In 2011, my sophomore year at UC Davis, I took a biotech class where I proposed to develop a
gel-based stem cell paste that could be applied to burn patients, using their own cells to promote
quicker recovery with less pain. The professor liked the presentation, but said the idea was too
futuristic. Two years later, I saw an article about a German company that embraced the same
idea in their product, the Skin Cell Gun. The gun applies the patient’s healthy cells as a mist over
the burn tissue.
Looking back, I realize that this news was a turning point in my academic career. It reinforced my
instincts and interests, encouraging me to explore novel medical research. Later I realized that
the name for this was regenerative engineering medical sciences. I was hooked.
One of my more memorable undergraduate experiences was participating in the Biological
Undergraduate Scholars Program (BUSP). BUSP is an NIH funded program for first-generation,
underrepresented minority students who have a strong interest in academic research. Through
BUSP, I was able to find one of the best research mentors and PI, Dr. Mark Zern. Dr. Zern opened
the door to academic research, and introduced me to the endless possibilities of stem cell
therapeutics and their implications on human health.
The lab focused on liver cells (hepatocytes) as an alternative clinical therapy for liver disease.
After about six months, I began working independently to investigate a new cell culturing method
for human embryonic hepatocytes (hEH). I hypothesized that by using matrigel instead of mouse
feeders, we would produce a relatively homogenous cell population from human embryonic stem
cells (hESC), demonstrating the phenotype of hepatocytes found in a human liver.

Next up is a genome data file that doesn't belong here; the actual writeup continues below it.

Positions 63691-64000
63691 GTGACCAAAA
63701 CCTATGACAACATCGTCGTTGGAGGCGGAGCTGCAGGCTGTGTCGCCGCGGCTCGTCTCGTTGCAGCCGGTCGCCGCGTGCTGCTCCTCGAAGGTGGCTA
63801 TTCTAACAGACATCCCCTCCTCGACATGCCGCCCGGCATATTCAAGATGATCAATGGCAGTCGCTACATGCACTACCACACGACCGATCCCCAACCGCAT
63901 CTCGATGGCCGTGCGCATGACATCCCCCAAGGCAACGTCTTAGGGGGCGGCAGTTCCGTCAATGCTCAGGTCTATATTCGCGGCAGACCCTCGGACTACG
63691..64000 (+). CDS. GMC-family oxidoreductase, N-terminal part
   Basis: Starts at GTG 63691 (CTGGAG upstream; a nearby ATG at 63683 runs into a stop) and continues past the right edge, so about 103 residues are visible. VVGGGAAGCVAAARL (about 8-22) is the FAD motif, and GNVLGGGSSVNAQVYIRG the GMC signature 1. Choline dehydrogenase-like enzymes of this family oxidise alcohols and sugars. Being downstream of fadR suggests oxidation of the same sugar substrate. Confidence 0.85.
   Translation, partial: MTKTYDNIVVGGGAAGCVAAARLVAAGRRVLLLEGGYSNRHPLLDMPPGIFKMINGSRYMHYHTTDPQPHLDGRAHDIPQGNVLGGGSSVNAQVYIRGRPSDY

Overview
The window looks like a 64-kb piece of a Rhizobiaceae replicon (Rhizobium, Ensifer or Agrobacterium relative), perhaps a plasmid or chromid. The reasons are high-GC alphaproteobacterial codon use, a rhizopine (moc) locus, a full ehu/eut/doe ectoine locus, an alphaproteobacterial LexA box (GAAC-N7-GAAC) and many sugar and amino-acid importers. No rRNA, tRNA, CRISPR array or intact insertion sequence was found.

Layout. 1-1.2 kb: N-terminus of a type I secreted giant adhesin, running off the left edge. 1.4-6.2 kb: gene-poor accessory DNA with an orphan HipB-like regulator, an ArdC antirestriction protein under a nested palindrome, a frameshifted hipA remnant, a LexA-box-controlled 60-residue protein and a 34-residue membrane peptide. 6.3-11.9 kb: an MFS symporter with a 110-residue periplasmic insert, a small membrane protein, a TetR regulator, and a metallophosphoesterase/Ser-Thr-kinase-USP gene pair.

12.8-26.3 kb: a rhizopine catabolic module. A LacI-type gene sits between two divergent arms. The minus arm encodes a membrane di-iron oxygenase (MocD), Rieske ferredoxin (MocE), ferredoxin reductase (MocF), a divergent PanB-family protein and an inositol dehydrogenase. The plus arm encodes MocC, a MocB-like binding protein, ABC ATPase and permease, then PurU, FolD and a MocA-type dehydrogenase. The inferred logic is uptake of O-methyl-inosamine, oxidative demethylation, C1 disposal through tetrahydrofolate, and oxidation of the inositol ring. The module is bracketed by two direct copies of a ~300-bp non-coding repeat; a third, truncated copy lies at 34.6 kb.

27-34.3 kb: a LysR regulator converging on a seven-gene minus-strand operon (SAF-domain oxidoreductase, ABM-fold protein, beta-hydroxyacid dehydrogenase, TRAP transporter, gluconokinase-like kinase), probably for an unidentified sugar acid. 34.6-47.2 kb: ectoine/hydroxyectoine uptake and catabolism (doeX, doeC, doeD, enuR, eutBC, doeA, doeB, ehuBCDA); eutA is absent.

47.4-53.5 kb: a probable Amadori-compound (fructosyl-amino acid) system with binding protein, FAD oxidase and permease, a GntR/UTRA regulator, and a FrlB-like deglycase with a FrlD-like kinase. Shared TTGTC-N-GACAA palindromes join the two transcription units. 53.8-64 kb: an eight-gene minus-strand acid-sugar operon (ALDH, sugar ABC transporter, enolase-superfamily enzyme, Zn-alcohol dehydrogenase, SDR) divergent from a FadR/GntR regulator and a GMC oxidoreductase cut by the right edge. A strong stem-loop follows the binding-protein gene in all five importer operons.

I tested this hypothesis by using commercial hESC, and established lab culture protocols,
analyzing functionality and cell characteristics. My project had setbacks, including cell line
problems, colony expansion, incorrect differentiation and negative test results. With each
instance, I analyzed what went wrong, improving on subsequent trials. I presented my work at
undergraduate conferences, ABRCMS (March ’12) and the UC Davis Undergraduate Research
Conference (May ’12, ’13).
In the fall of 2012, I received the highly competitive UC Davis President’s Undergraduate
Fellowship to test whether mimicking 3D cell growth using hyaluronan acid hydrogels would yield
more successful in vivo results. Preliminary results showed similar morphology and cellular
functionality. I proposed further analyses that compared the 3D-engineered model to its 2D
counterpart. Dr. Zern retired in 2015, and I was unable to investigate my hypothesis further. It
was thrilling, and I had found a space where both my passion met a skillset I had cultivated and
found rewarding.
The creative problem solving involved in my research has been, without a doubt, the defining
factor in my decision to pursue a graduate degree. Apart from learning extensively about cell
culturing, I found great pleasure in designing and assisting with novel experiments Dr. Zern’s lab
was working on.   Having a strong desire to pursue bioengineering graduate work, I joined Dr. Geoffrey Gurtner’s
lab at Stanford University. His work with hydrogels as engineered constructs for cellular delivery
in vivo was very interesting to me. After about three weeks in his lab, I began to work